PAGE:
Wednesday, 24 September 2008

Manslaughter charges for the LHC doomsday plaintiffs and media

As some of you may have read, an Indian teenager committed suicide two weeks ago, due to fears propagated by the media in India that the LHC would cause the end of the world. This unfortunate loss of life was entirely preventable, and I suggest that the parties responsible for her death be brought to justice with manslaughter charges.

In most civilized societies there is a balance between free speech and endangerment. This balance is often known as the "shouting fire in a crowded theater" argument, due originally to US Supreme Court justice Oliver Wendell Holmes. The argument goes like this: one has a right to say just about anything, to the point that one endangers the lives of others. If one were to shout "fire!" in a crowded theater when there is no fire, the ensuing panic and stampede for the exits would endanger the lives of the theater occupants, and people may be harmed or killed by trampling. Of course if there is actually a fire then shouting "fire!" is of course justified. The creation of unjustified fear is an assault in itself, and causes harm.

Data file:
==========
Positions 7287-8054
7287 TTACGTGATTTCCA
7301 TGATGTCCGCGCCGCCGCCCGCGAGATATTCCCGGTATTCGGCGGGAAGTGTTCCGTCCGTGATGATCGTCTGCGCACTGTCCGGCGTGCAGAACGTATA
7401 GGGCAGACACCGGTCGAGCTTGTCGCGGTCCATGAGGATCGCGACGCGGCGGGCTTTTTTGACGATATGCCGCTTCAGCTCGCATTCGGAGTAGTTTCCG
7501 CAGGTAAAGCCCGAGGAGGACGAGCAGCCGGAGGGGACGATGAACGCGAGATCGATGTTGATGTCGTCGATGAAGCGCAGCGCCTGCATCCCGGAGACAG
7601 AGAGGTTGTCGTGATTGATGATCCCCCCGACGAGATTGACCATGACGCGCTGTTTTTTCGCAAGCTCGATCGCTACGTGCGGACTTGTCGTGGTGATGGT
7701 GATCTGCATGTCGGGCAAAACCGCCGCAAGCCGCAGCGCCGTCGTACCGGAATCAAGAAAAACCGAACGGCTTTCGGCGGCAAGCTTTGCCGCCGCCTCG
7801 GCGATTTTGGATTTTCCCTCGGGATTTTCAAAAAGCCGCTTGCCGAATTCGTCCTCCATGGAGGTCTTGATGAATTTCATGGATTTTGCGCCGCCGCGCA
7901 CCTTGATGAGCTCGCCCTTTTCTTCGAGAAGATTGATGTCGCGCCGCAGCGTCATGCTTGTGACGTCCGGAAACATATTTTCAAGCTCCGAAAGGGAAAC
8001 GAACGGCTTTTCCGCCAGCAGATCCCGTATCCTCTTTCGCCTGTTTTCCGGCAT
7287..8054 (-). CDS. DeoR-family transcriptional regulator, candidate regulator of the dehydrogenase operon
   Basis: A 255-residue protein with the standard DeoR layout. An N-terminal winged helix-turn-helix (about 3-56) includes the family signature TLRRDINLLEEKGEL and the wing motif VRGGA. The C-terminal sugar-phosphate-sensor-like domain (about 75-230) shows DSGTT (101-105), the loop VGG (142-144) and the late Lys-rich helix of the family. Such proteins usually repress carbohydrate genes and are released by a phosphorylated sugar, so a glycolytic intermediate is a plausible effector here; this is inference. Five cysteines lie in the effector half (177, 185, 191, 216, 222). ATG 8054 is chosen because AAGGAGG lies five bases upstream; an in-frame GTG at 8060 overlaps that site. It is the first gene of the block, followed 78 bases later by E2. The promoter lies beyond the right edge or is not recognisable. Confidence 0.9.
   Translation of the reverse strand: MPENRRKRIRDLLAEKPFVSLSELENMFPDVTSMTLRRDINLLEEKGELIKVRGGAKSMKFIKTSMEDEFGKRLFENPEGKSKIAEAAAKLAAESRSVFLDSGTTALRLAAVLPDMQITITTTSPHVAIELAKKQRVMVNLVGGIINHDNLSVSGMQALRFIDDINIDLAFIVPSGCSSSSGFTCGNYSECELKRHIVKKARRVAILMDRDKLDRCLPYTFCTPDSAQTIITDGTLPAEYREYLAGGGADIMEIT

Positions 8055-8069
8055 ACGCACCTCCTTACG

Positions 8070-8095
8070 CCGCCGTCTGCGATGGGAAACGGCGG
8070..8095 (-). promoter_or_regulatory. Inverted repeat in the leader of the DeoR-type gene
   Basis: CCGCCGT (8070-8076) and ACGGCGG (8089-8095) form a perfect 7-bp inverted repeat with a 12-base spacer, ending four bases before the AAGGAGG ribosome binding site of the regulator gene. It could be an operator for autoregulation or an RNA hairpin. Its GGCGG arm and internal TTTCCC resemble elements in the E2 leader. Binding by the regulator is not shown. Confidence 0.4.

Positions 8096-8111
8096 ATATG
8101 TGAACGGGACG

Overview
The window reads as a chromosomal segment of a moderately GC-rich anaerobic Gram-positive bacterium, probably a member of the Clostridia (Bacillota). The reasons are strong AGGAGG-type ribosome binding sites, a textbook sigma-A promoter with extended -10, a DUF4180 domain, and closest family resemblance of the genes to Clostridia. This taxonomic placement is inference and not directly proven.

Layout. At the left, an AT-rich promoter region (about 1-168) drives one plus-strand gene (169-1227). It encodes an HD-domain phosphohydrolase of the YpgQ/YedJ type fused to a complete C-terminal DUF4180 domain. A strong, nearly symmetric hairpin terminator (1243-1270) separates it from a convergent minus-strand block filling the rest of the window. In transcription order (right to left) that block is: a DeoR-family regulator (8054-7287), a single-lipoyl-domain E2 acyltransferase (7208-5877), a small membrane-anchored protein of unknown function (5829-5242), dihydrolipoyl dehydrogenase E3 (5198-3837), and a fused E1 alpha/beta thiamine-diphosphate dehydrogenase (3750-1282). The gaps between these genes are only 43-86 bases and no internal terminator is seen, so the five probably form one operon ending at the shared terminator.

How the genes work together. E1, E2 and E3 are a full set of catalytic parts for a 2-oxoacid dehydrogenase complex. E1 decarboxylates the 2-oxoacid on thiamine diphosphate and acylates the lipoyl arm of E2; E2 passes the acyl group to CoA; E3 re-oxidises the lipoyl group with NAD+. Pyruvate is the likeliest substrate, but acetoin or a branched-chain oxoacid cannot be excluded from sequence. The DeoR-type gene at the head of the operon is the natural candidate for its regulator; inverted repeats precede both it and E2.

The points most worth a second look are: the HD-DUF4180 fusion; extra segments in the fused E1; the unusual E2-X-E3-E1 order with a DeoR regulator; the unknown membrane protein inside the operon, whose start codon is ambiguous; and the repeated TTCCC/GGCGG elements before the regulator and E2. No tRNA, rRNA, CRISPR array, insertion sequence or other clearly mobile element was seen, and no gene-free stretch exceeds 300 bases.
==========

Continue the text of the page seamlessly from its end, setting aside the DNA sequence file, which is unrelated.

The "LHC Doomsday" crowd have done the equivalent of shouting "fire!" with a slight twist. They have not directly claimed the world will end, but instead have demanded that the physics community prove that the world will not end. Of course proving a negative like this is much harder. Try proving that you will not be eaten by a dragon the next time you open your front door. They have demanded that the theater owner prove there is no fire (loudly so that everyone can hear it). This is equivalent to shouting "fire!" in its consequences and the harm created. They have absolutely no evidence that the LHC is dangerous in any way, and never have. They rely instead on unfounded speculations. To believe there is a danger is to misunderstand the difference between an unproven scientific model and a proven scientific theory. I can create models for anything, including spontaneous human combustion and that pink dragons will be created by the LHC and eat the Earth, but this does not mean I should be worried about them. There's a big difference between these models and reality. Not to mention that the "models" are not only erroneous, but violate physical laws as we know them (specifically, Quantum Mechanics, Time Reversal, and Thermodynamics).